Everett Wilkinson | Google’s Sublime Marketing: AlphaGo Beats Smartest Human. What It Means For You?

Everett Wilkinson — I thought I knew. Now, I am not so sure.

I always thought I will always celebrate an Artificial Intelligence victory as a triumph of the human mind. I felt that way when Deep Blue won against Gary Kasporov in 1997. I was young and earnest.

Recently, I watched the contest between the smartest player on planet earth, Lee Sedol, for the ancient game of “Go” and a computer algorithm from the stable of Google, AlphaGo. AlphaGo won the game 4–1. My left, logical brain rationalizes man vs. machine contest as a human victory irrespective of outcome. My right brain is not so sure.

When the machine won the first three games straight, the world at large (read news articles) started whispering the big I word (no, it is not an Apple product) that the computer has made forays into — Intuition.

Intuition is our (human) hack and we have not figured out how it works. We just know it works inside us. Newspapers have a way of hijacking us with their headlines. Has intuition been mastered by a machine? Or is it just hot air in the media? Here is my narrative in a story format. (I always dreamt of converting a complex topic that means something to humanity and humanize it into a simple, engaging story.)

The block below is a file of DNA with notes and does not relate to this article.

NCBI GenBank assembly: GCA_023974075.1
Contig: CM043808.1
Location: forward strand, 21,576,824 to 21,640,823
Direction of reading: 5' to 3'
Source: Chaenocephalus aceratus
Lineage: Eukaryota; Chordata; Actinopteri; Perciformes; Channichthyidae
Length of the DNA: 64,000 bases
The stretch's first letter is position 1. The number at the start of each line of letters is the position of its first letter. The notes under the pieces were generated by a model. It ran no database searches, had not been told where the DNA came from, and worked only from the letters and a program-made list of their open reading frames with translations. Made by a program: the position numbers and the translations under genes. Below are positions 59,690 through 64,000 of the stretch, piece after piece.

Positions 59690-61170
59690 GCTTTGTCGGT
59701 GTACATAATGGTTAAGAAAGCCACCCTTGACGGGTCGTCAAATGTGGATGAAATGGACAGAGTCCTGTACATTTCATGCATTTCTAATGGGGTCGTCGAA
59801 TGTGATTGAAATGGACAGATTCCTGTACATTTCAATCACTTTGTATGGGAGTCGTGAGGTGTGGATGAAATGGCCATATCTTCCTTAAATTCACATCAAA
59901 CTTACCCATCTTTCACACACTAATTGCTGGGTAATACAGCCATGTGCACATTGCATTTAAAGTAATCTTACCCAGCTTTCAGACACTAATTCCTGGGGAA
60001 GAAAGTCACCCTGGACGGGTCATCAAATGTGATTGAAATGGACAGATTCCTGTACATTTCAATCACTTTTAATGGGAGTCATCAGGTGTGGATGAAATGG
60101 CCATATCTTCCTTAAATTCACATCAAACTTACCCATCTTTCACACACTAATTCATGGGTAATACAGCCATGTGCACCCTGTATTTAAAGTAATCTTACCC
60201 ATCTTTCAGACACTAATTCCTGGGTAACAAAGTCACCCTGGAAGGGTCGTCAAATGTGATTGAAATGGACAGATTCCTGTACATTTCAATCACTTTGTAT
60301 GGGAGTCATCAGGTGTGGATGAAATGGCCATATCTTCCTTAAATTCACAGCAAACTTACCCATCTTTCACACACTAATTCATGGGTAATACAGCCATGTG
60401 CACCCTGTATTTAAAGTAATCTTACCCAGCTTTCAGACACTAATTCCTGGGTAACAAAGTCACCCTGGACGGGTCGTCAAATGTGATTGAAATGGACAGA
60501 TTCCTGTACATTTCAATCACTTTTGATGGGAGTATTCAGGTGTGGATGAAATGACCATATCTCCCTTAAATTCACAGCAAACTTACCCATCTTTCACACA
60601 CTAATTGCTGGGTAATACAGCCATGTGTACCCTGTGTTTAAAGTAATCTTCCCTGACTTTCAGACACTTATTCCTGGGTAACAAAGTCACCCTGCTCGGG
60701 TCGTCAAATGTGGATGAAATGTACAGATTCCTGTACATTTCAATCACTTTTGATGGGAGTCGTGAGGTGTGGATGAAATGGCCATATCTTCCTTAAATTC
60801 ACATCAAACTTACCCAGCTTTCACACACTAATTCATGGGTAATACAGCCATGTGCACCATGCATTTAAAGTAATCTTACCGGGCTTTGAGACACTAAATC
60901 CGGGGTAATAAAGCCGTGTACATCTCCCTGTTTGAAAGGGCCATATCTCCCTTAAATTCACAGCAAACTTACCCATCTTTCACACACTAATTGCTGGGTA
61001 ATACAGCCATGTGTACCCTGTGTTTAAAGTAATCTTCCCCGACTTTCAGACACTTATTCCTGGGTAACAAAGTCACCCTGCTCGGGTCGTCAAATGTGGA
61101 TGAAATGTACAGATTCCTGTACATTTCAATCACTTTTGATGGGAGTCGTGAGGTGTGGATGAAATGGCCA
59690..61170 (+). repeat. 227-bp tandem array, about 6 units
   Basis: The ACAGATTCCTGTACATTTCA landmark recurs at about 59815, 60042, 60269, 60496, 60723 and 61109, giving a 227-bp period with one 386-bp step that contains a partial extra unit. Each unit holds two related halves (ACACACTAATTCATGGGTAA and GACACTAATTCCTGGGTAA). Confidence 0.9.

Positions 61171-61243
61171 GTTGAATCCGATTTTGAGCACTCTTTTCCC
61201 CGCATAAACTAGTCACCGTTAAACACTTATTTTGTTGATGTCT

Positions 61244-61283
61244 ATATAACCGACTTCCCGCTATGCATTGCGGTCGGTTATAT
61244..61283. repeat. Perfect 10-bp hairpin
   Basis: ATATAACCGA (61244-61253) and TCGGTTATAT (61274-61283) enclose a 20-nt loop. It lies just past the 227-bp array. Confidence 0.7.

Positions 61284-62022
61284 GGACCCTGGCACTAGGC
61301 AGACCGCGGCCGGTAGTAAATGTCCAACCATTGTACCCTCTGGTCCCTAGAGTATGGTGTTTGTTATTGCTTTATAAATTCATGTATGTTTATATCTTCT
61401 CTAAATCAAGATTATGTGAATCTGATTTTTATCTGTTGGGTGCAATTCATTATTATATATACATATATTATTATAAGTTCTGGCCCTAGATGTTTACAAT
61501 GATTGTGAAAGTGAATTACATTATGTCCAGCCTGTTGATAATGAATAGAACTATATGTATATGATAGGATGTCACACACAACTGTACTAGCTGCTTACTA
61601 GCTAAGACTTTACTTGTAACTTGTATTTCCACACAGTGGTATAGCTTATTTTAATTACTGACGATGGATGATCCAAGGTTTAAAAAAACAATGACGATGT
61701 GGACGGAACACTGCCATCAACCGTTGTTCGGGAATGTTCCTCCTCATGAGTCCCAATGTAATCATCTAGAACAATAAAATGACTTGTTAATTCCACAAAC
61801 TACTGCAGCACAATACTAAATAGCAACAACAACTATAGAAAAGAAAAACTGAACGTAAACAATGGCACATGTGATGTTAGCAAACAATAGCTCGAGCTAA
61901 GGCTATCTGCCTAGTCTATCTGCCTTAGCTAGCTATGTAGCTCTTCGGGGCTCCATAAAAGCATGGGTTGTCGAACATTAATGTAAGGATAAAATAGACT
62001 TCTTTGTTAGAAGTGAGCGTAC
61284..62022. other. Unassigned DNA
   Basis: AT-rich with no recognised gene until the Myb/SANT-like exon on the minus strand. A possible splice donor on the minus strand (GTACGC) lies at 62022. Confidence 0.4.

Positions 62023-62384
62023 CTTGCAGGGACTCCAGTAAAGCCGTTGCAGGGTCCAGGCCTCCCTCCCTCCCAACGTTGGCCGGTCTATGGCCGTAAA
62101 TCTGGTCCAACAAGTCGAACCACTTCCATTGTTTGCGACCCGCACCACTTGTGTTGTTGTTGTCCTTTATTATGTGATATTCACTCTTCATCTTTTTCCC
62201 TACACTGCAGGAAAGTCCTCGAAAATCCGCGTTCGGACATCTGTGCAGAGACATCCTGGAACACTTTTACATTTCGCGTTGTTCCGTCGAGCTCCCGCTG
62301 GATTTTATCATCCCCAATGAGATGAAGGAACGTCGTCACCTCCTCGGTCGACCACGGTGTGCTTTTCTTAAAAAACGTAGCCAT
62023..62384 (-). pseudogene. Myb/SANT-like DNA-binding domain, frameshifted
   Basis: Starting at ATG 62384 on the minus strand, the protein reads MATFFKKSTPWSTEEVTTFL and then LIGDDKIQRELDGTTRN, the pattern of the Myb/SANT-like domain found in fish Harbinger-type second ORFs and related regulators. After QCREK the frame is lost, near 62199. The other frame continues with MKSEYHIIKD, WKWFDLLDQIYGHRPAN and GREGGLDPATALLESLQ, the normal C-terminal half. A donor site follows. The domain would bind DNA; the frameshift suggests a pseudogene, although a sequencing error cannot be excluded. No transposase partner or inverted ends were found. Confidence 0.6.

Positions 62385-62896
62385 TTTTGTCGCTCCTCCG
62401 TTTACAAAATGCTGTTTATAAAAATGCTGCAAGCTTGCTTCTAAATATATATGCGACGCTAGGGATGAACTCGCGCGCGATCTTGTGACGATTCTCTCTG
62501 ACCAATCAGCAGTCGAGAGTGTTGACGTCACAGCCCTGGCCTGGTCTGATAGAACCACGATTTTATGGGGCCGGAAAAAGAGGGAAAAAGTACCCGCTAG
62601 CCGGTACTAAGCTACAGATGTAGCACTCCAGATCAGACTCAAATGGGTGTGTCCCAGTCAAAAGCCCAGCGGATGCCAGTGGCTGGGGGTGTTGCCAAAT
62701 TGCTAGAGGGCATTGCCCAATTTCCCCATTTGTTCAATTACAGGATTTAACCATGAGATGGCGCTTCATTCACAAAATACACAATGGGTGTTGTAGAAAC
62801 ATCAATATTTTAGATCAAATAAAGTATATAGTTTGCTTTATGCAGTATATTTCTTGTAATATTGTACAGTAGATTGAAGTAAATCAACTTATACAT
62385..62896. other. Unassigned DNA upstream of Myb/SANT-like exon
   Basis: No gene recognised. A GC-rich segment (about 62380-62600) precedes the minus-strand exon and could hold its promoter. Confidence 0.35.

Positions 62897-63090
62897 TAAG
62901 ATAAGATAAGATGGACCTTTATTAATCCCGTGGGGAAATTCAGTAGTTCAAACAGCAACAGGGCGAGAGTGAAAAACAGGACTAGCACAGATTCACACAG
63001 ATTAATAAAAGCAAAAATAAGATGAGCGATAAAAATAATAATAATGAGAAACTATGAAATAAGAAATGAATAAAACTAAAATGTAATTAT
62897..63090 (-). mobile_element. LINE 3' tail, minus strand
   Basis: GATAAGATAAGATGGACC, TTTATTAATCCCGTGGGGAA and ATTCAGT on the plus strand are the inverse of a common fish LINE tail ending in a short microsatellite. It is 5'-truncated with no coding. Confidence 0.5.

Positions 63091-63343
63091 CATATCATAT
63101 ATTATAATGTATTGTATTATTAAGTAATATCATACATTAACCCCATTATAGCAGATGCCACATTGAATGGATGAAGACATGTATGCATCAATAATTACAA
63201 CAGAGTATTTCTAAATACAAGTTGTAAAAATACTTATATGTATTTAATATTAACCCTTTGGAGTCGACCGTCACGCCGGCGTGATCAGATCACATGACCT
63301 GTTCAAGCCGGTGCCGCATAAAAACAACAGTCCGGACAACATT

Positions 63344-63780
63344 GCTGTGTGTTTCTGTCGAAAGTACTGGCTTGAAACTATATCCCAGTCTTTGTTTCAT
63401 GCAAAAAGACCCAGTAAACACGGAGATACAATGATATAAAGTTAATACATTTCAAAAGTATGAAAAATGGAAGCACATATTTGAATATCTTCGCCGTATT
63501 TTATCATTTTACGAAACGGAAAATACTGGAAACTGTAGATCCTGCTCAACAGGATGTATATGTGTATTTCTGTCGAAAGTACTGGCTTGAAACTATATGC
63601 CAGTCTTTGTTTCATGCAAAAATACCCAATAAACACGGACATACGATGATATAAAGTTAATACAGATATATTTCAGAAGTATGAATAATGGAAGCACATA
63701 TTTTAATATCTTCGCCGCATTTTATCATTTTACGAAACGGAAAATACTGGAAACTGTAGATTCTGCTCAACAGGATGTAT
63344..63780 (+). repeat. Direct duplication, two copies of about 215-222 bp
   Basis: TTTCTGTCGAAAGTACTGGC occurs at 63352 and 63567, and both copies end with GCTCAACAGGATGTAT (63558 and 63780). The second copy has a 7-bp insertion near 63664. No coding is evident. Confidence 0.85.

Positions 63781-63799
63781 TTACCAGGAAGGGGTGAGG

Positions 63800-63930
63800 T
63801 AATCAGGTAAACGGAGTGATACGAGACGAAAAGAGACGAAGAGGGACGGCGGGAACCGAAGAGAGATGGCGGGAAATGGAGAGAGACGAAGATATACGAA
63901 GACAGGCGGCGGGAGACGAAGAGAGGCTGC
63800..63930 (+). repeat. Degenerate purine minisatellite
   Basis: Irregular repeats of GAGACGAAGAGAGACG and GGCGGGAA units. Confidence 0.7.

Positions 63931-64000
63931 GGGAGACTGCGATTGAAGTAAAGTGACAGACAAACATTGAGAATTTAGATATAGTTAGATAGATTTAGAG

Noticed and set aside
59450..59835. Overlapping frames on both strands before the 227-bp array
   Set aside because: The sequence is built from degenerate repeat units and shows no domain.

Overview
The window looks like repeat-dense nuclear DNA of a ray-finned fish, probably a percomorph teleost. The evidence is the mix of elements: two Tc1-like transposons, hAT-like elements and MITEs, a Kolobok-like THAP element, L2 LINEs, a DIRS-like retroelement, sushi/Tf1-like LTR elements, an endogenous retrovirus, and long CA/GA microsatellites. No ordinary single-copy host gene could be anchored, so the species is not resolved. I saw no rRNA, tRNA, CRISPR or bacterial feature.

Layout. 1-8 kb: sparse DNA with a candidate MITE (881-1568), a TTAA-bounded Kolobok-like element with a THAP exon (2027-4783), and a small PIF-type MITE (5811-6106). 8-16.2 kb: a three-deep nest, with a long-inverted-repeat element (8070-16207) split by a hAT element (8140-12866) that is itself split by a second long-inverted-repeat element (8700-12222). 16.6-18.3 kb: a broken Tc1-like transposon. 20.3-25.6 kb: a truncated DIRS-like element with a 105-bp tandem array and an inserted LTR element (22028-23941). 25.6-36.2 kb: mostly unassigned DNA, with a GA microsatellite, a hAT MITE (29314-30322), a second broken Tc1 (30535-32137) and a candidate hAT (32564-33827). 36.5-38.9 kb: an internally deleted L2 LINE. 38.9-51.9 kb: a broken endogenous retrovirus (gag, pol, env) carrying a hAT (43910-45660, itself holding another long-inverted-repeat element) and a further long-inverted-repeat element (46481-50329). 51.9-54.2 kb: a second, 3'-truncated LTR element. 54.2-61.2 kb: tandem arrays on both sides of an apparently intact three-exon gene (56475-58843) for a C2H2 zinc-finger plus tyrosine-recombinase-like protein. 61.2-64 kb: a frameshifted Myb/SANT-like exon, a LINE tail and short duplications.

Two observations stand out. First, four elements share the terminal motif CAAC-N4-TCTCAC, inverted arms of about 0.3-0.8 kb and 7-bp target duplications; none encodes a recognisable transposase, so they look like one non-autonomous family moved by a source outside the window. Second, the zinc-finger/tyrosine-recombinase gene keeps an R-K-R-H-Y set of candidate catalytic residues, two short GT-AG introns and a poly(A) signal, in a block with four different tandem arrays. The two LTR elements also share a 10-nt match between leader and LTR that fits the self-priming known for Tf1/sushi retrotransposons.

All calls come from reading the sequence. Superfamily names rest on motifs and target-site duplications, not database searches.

The setting

Two players are seated across each other with the board game, “Go” staring in the middle. Lee Sedol has the Korean flag in front of him. The other player makes the moves that AlphaGo recommends. The flag in front is United Kingdom’s Union Jack. AlphaGo is Deepmind’s baby, a UK company acquired by the Google family.

This setting repeats itself for all the five games. The roller coaster of emotions and how it panned out is in the diagram below, inspired by Kurt Vonnegut’s story narrative.

What did the computer actually do? My goal — not even one jargon word.

A story about a student comes to mind. I heard this when I was young. This student always wanted to study at Wharton and get an MBA. So, he made a trip to Philadelphia, took a picture in front of Wharton and kept it in front of his computer from his high school days. When I first read about this story, what stuck me was his clear goal in his mind that was reinforced by a visual in front of him! He did know how exactly, but he did it — he graduated from Wharton with an MBA.

This is exactly what this AlphaGo did — at least in my opinion. It was trained by games of the past and was primed like a horse with blinkers. This is something we have come to expect machine learning to do — image search in Google being a great example. Read More

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